The special United Methodist Church General Conference decision last week to toughen punishment for churches that perform same-sex marriages or ordain LGBTQ clergy shocked and dismayed Methodists — and members of other dominations, as well. (The Atlantic has an excellent article on the issue.) In Little Rock, First United Methodist hung a rainbow banner on Sunday to let its parishioners know how it feels. Britt Skarda, pastor of Pulaski Heights United Methodist, which sponsors Pridecorps for LGBTQ youths and Pridecorps Prime for adults, posted the following on the church Facebook page:

The General Conference is not the church. It is a legislative body. Pulaski Heights United Methodist Church is the living breathing body of Christ called to LOVE GOD, LOVE NEIGHBOR AND CHANGE THE WORLD. I can’t wait to return to Little Rock and to you as we continue to unashamedly open wide our doors and our arms to the world God so loved. John 3:16.


John Willis, singer/songwriter and the worship music leader at Argenta United Methodist also posted a moving and many-faceted essay about being gay and his desire for an accepting church family, which he’s found at Argenta.

As we all sit this week with the decision made by the larger governing body of the United Methodist Church and the implications for individual churches, many of us both inside and outside the church are reflecting on what this means for the integrity and validity of religion as a whole. If global religious bodies are making the decision in 2019 to exclude thousands, perhaps millions of people based on sexual orientation and gender identity, then how are they even doing the work that they are supposed to do? Why be religious at all if religions have become about exclusion and perpetuating hatred and fear of the other? And for those of us who are actively involved in UMC communities, what does it say about us if we stick around? 

Willis’ essay is titled “Should I Stay or Should I Go?” and that is a question being asked by many American Methodists. Seventy percent of the U.S. delegates to the conference voted for a moderate proposal that would have allowed churches to decide the LGBTQ issue individually, the “One Church” plan, but the church is international, and delegates from Africa and Asia voted to not just maintain the traditional plan but to punish clergy who strayed from the anti-LGBTQ measure.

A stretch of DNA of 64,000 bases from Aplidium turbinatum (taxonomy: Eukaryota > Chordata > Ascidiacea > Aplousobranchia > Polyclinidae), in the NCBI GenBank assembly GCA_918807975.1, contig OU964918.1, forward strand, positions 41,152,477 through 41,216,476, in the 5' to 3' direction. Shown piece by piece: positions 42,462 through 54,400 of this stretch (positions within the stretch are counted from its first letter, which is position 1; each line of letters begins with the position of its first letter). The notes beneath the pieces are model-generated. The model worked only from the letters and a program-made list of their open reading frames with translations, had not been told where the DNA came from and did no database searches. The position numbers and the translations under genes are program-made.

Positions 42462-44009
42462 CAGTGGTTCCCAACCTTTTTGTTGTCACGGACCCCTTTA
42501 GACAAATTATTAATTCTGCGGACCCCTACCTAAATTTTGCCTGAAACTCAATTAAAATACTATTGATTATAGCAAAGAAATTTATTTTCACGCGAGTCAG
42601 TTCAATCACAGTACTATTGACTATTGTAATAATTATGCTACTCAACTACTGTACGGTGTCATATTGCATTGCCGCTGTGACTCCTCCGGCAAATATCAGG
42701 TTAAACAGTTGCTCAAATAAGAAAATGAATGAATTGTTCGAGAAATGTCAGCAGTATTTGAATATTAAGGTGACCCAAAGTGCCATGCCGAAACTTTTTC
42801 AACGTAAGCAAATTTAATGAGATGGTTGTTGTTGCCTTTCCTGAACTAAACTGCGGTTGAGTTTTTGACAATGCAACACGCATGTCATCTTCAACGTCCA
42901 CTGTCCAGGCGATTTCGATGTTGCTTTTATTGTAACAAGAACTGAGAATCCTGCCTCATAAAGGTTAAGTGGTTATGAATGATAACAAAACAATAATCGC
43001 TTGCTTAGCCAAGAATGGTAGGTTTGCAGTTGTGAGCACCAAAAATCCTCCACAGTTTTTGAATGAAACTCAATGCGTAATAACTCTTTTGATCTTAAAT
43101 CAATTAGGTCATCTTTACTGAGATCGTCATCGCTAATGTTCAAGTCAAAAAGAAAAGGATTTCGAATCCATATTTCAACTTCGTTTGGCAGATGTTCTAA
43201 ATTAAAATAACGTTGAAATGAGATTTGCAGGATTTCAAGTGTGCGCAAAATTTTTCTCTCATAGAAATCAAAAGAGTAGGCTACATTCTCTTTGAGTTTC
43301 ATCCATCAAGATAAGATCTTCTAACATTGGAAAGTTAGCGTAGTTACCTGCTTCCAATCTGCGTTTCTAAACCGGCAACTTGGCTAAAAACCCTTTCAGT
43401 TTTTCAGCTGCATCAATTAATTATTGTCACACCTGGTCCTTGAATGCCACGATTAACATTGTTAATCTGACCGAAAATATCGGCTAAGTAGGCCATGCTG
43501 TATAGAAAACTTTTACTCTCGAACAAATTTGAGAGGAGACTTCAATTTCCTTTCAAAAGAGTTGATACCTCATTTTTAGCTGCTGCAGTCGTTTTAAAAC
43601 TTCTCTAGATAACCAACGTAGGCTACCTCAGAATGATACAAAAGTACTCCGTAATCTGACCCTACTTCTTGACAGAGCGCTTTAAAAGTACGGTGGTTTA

Will Choate, the pastor at Argenta UMC, said that sexual orientation has never been an issue at his church. ” ‘You are included in the full life of our church’ — we’ve never had to say that. Those who are leaders in our church who are openly gay, they’re not there because of that, they’re just there.” They thought that 2019 was post-discrimination.

Choate has never performed a same-sex marriage. It’d believed that no Methodist church in Arkansas ever has, though other Methodist churches around the country have and the church has an openly gay bishop. “It was part of my hope that we could and I would be able to officiate. It’s been “wait until 2019,” he said.


To not welcome gay people into the church “is so incongruent with the church that I’ve been a part of and has been on the front lines of grace,” Choate said.

Choate and Skarda both suspect the U.S. Methodist church will eventually split from the international body. “Our differences are too difficult to resolve,” Skarda said.

The judicial council of the church will meet in April to study the constitutionality of the traditional plan. It could find some of the plan violates the church’s Book of Discipline. The traditional plan approved last at last week’s special conference does not go into effect until Jan. 1, 2020. The Methodists’ regular General Conference meets in May, where the issue will be raised once again.

Meanwhile, Pulaski Heights Methodist plans to hang a banner on the church this week that says “All are welcome. All means all.”